TUNIS, TUNISIA —
Sayida Ounissi watched Tunisia’s 2011 revolution unfold as a political refugee in France.
Fares Said was a university student, pelting rocks at police.
Businesswoman Wided Bouchamaoui helped save her country from a new political crisis, while Slah Allani’s textile industry collapsed under the hard economic times.
If Tunisia’s uprising helped to ignite widespread popular revolts that have changed the face of the Arab world, it has also fundamentally reshaped the lives of its citizens.
These four Tunisians illustrate just how radical the changes are. Today, one is a member of parliament, one is a budding playwright, one is a Nobel laureate and one is investing in Tunisia’s heritage.
Rising political star
“I’m full of hope actually,” said Ounissi, 29, now a rising star in the moderate Islamist Ennahdha party, when asked about her nation’s sizable problems, including a struggling economy, soaring unemployment and rising radicalism.
“Things are going slowly, that’s definitely true,” she added. “It’s not easy to see where we’re going, but we definitely have a road map.”
Ounissi didn’t feel that way growing up in exile. Like many Islamists, her family fled the dictatorship of former President Zine El Abidine Ben Ali and settled in France.
Then the unthinkable happened: Thousands took to the streets in 2011, driving Ben Ali into exile.
“I was supporting the movement, encouraging the diaspora, and we had lots of demonstrations in France,” Ounissi said.
Today, Ounissi is one of the youngest members of Tunisia’s parliament. Ennahda recently announced it has discarded political Islam, presenting itself as a secular party with religious roots.
“It’s a kind of pragmatism of Ennahda,” she said. “It wants to be sure it’s still relevant to Tunisia today.”
She believes Tunisia faces big challenges, notably finding jobs and options to radical Islam in a country considered a leading exporter of jihadist fighters.
"We need to convince young people they have more interest in acting for their country rather than against it,” she said.
Changing things locally
From the southern town of Zarzis, Fares Said, 33, is responding to disaffected youth in a different way — writing provocative plays and volunteering at a local radio station.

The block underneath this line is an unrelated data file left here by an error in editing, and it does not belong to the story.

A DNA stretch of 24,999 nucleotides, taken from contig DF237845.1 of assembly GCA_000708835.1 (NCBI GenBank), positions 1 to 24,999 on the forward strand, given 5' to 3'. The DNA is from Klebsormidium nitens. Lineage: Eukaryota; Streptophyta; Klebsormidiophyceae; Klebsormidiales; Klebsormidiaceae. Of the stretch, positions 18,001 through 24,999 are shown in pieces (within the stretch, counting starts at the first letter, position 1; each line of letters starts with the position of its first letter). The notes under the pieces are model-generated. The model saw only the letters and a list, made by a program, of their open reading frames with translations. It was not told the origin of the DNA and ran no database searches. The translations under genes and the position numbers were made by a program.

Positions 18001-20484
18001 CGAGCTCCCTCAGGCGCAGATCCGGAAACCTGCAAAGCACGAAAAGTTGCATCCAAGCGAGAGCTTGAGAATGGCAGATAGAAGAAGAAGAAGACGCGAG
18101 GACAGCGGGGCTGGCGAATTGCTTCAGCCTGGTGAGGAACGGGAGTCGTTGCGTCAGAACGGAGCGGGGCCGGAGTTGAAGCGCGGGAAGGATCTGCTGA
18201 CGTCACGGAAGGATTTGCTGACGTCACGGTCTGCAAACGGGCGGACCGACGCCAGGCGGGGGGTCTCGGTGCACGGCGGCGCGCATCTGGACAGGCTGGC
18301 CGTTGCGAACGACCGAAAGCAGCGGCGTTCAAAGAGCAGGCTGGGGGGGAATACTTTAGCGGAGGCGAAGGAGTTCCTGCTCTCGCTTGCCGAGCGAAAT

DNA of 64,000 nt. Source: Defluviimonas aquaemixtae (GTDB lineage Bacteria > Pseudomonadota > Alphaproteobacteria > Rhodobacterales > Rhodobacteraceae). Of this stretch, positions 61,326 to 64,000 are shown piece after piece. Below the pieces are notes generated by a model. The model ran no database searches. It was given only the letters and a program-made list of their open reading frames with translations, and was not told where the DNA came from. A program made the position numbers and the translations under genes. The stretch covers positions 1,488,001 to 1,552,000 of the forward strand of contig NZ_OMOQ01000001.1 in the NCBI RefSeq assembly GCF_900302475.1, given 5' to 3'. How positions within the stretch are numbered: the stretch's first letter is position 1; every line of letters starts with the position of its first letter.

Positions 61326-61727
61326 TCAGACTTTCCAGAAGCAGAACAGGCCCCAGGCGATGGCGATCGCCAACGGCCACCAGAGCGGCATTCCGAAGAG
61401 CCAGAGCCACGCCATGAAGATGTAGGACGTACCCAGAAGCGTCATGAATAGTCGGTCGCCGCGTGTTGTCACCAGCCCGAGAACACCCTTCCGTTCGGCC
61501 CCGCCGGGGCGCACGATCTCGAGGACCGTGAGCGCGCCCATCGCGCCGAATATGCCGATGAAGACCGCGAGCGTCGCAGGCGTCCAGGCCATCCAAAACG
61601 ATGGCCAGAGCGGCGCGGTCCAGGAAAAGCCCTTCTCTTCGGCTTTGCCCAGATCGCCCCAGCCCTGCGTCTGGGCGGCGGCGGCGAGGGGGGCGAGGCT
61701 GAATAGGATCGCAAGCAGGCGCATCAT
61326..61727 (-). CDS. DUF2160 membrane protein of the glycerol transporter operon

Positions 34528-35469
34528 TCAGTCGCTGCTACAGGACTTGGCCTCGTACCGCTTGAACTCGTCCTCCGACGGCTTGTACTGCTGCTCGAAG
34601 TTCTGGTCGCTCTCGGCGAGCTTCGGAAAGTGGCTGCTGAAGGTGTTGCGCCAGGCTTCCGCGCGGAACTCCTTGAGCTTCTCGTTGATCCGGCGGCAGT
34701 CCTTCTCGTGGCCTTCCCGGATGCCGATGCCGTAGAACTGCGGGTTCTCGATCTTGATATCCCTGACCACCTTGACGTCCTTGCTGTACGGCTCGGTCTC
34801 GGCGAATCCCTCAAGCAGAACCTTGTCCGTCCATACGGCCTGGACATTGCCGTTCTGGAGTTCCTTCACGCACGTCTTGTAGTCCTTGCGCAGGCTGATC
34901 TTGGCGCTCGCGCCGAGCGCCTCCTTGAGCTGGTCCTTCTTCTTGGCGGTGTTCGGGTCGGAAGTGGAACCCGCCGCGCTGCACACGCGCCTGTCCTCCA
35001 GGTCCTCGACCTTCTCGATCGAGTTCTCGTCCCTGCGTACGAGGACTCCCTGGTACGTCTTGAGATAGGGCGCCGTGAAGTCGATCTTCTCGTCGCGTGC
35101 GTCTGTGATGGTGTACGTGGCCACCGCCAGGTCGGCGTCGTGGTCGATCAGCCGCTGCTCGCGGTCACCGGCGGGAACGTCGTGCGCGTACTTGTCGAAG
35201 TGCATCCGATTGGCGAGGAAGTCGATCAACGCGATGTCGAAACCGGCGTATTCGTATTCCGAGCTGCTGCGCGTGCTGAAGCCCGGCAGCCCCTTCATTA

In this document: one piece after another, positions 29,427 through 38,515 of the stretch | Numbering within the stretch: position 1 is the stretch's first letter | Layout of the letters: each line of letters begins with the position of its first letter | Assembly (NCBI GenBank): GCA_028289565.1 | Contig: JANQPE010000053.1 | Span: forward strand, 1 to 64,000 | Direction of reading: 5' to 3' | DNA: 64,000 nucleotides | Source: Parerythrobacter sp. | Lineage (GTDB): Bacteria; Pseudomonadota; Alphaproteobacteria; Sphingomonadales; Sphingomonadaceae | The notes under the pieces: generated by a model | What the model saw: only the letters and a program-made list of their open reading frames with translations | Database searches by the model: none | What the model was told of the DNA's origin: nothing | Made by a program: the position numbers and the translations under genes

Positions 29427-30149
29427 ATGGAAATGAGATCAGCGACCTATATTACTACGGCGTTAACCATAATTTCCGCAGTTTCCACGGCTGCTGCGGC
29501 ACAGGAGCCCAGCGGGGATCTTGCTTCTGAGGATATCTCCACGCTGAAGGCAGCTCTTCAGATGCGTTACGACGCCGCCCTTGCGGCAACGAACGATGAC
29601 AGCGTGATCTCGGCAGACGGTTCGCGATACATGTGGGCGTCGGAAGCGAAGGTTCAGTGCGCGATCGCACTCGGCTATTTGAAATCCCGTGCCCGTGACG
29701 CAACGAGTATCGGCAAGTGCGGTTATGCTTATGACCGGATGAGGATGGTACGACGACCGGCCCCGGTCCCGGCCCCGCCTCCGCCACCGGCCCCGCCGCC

“We need to change young people’s ideas and give them a positive outlook,” he said. “If we don’t do theater, music and culture, we can’t live.”
A local theater group has recently staged his four-part play that takes on subjects, including religion and women, considered taboo in the conservative region where he lives.
“We got lots of applause and there was lots of debate," he said. "A few called us cockroaches, but the audience threw them out.”
Said believes art can bring about change. His radio station recently interviewed a repentant jihadist who has since become a popular rapper.
“Art is something where people can really express themselves, exchange ideas and imagine themselves,” he said. “Little by little, they have a dream.”
A Nobel for saving Tunisia
Becoming a Nobel laureate was not part of Wided Bouchamaoui’s career plans. But last December, Bouchamaoui, who heads the UTICA employers union, joined three Tunisians accepting the Nobel Peace Prize on behalf of their civil society groups.
As strikes and political assassinations paralyzed the country in 2013, their Tunisian National Dialogue Quartet stepped in, using mediation and dialogue to usher in an interim government that paved the way for new elections.
She, too, is worried about the rise of militant Islam in Tunisia.
“We need security, but we also need reforms, to create jobs and be in those difficult areas,” Bouchamaoui said.
Still, Bouchamaoui is proud of what her country has achieved.
“We are now a democratic country. We have a strong civil society, very dynamic young people, very emancipated women,” she said. “But the challenge for us is so big. We need to succeed in this fragile political transition.”
Preserving Tunisia’s heritage
Industrialist Slah Allani watched Tunisia’s revolution spill over to his textile business.
“There were strikes and demands,” he said. “Everyone wanted a job, even though the business couldn’t absorb all the work.”
Tunisia’s economy was in free fall. Allani resisted for three years before finally shuttering his factories.
He turned instead to nurturing a whimsical tourism project in the resort island of Djerba.
First came a small hotel, boasting local artifacts. Now, Allani is restoring vast chunks of the small village of Erriadh, with plans to open a gallery.
Sitting next to his hotel pool, swifts flashing and diving overhead, he ticked off his personal list of national priorities.
“First, corruption must stop in all areas,” he said. “Second, people need initiative, security and options to work.”
He believes politicians must set aside partisan squabbling, at least for now, and work toward those common goals.
“We need a viable program for the population, for poor people,” he said. “If that happens, then I think Tunisia will have a promising future.”